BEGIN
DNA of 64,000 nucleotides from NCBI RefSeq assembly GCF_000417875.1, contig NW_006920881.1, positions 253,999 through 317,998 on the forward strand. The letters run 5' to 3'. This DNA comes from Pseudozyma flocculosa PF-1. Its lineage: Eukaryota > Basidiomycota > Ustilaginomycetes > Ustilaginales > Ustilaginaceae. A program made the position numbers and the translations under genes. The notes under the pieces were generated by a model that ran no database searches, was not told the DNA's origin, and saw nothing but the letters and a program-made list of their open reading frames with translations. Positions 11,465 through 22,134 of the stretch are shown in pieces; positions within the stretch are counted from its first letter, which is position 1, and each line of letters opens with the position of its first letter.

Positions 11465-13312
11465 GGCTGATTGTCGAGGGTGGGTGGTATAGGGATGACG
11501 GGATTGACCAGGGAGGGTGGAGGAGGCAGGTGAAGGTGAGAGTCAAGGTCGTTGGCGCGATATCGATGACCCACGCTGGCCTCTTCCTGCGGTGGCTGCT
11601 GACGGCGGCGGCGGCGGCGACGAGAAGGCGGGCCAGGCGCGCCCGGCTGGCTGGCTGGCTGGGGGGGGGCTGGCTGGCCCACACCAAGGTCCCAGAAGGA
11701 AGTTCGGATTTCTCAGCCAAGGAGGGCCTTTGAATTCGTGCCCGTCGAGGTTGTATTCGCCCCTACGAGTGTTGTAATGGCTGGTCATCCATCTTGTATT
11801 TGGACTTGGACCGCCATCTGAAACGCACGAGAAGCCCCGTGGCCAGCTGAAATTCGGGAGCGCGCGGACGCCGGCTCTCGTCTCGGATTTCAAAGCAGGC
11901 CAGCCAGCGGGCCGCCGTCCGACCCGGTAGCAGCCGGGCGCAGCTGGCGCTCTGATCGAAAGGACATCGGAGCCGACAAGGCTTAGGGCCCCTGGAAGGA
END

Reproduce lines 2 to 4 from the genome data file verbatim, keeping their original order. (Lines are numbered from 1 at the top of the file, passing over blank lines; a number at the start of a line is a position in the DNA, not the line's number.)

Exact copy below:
Positions 11465-13312
11465 GGCTGATTGTCGAGGGTGGGTGGTATAGGGATGACG
11501 GGATTGACCAGGGAGGGTGGAGGAGGCAGGTGAAGGTGAGAGTCAAGGTCGTTGGCGCGATATCGATGACCCACGCTGGCCTCTTCCTGCGGTGGCTGCT